Breaking down 3 hit tracks produced by OZ (Drake, G-Eazy)

Few producers boast a track record like OZ’s.

While he’s best known for his trap beats, OZ’s chart-topping success has allowed him to collaborate alongside a wide range of artists spanning everyone from G-Eazy and Drake to Khalid and Tinashe. In celebration of his recent sample pack release, below we take a look at three tracks from varying points in his career and analyze how he utilized different sounds and production techniques to best serve each artist.

G-Eazy’s “Random” (2015)

The opening song of G-Eazy’s When It’s Dark Out, “Random” is a hard-hitting track that tells the story of how the rapper’s rise to fame was the result of hard work rather than chance. OZ is credited as the sole producer, and his instrumental work serves as a key ingredient in delivering the unapologetic high energy of the track.

While OZ often composes beats that are driven by the closed, rolling hi-hats that are a staple of trap and hip hop, in “Random” he chooses to emphasize an open hat instead that outlines quarter notes rather than faster subdivisons. The result is a bold groove that feels more like a heavy rock beat that could’ve easily been played by an acoustic kit, which really goes a long way in bringing an anthemic power to the track. The relentless choir sample and pitch-bending synth hook also combine to bring a cinematic yet modern feel that helps further heighten the energy.

OZ considers the track to be one of his first big placements, but at the point of its release he had already been diligently producing beats for nearly a decade. In that sense, the narrative of “Random” is as fitting for the now-iconic producer as it was for G-Eazy.

Drake’s “Toosie Slide” (2020)

Released in April of 2020 at the height of the world struggling to adjust to social distancing measures, Drake’s “Toosie Slide” helped bring the online community together with an infectious song and dance that seemingly encouraged everyone to “dance a little bit right now, even if it’s just by ourselves.”

OZ’s production is quite minimal here, especially compared to something boisterous like “Random”—a beat comprised of tight hats, understated snares, and bouncy kicks drives the momentum of the track, but there are no major change-ups or fills aside from an occasional cut-out and re-entrance. A droning pad and melodic synth line blend together seamlessly, but ultimately serve as a bed for Drake’s vocals instead of demanding attention for themselves.

With “Toosie Slide,” OZ shows that he has the experience and discipline to exercise restraint and best serve the song rather than himself. Especially with the chorus, where Drake outlines how to do the dance, the listeners’ attention needs to be on the vocals rather than something flashy going on behind them—and OZ makes sure he creates space rather than takes it in the moments that matter most.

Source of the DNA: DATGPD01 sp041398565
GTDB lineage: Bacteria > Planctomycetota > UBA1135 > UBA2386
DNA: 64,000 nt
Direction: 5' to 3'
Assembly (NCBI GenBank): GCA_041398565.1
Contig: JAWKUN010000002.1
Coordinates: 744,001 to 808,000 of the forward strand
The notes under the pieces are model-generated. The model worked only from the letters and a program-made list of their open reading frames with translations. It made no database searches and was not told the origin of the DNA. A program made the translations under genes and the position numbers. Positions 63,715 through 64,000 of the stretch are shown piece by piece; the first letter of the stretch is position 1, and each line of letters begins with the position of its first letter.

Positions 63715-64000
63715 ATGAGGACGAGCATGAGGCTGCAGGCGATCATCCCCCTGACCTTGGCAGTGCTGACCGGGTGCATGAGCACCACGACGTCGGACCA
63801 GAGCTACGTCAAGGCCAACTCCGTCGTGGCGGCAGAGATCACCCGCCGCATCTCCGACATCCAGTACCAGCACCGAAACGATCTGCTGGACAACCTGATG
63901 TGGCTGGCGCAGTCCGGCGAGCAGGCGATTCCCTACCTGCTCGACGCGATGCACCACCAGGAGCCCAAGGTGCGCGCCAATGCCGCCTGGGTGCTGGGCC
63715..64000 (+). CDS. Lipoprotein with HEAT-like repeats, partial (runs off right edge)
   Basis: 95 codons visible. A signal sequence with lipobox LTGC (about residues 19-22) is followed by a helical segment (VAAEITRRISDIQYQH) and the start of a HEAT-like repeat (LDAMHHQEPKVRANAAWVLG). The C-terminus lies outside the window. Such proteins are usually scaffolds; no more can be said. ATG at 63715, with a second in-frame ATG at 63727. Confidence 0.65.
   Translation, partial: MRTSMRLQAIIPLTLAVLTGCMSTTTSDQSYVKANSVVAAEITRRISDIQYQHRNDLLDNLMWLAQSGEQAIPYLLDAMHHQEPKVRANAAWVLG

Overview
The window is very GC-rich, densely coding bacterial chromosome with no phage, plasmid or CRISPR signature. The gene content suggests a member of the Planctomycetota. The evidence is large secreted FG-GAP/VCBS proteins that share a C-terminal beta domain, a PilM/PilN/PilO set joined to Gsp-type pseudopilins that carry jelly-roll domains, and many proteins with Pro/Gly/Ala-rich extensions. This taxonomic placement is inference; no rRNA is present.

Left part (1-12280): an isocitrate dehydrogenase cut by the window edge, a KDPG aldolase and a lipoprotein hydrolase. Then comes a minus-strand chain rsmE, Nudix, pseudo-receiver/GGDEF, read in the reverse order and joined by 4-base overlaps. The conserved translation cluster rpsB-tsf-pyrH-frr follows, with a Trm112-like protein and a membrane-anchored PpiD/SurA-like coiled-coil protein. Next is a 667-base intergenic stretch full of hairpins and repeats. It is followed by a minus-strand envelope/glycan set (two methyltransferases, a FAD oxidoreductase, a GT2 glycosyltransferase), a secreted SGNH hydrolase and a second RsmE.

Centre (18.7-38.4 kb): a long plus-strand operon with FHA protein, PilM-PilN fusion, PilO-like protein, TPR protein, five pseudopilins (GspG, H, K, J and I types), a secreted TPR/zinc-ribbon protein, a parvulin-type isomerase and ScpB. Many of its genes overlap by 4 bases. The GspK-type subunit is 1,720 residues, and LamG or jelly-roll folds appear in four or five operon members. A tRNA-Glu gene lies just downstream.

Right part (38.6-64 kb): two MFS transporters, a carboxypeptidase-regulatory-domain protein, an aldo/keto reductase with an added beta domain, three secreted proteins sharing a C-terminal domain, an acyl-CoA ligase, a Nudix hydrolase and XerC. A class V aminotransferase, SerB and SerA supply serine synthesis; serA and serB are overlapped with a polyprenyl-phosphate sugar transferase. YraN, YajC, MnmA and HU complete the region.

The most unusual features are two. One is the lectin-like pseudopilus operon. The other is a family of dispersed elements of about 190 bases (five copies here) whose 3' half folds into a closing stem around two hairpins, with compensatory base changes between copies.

Drake and Lil Baby’s “Girls Want Girls” (2021)

One of his most recent productions, “Girls Want Girls” is another Drake track OZ crafted—but this time alongside peer hitmaker Ambezza. This song demonstrates OZ’s ability to adapt and collaborate with other producers while also still letting his own flavor shine through, which can be heard in the drum arrangement as well as the general i-v harmonic language.

Also credited for an array of other entries on Certified Lover Boy (“Love All,” “Fair Trade,” and “No Friends In The Industry”), OZ has cemented himself as a go-to producer for Drake—which is a testament to both his talents as well as his ability to be a top-notch collaborator. Regarding “Girls Want Girls” in particular, OZ recalls to Billboard, “I sent Drake the beat, and he right away told me this is a smash and that he went crazy on it. He sent it back to me, and from there I knew this was going to be a special one too. The rest is really history. He went and hit up Lil Baby and he got on the song.”

It’s been interesting seeing OZ both evolve and expand his sound over the years, and it’ll be exciting to see where he takes it next. What’s your favorite OZ production? Let us know in the comments below.

Incorporate OZ’s hard-hitting sounds into your own productions:

December 10, 2021

Harrison Shimazu

Harrison Shimazu is a composer, content strategist, and writer who’s passionate about democratizing music creation and education. He leads the Splice blog and produces vocaloid music as Namaboku.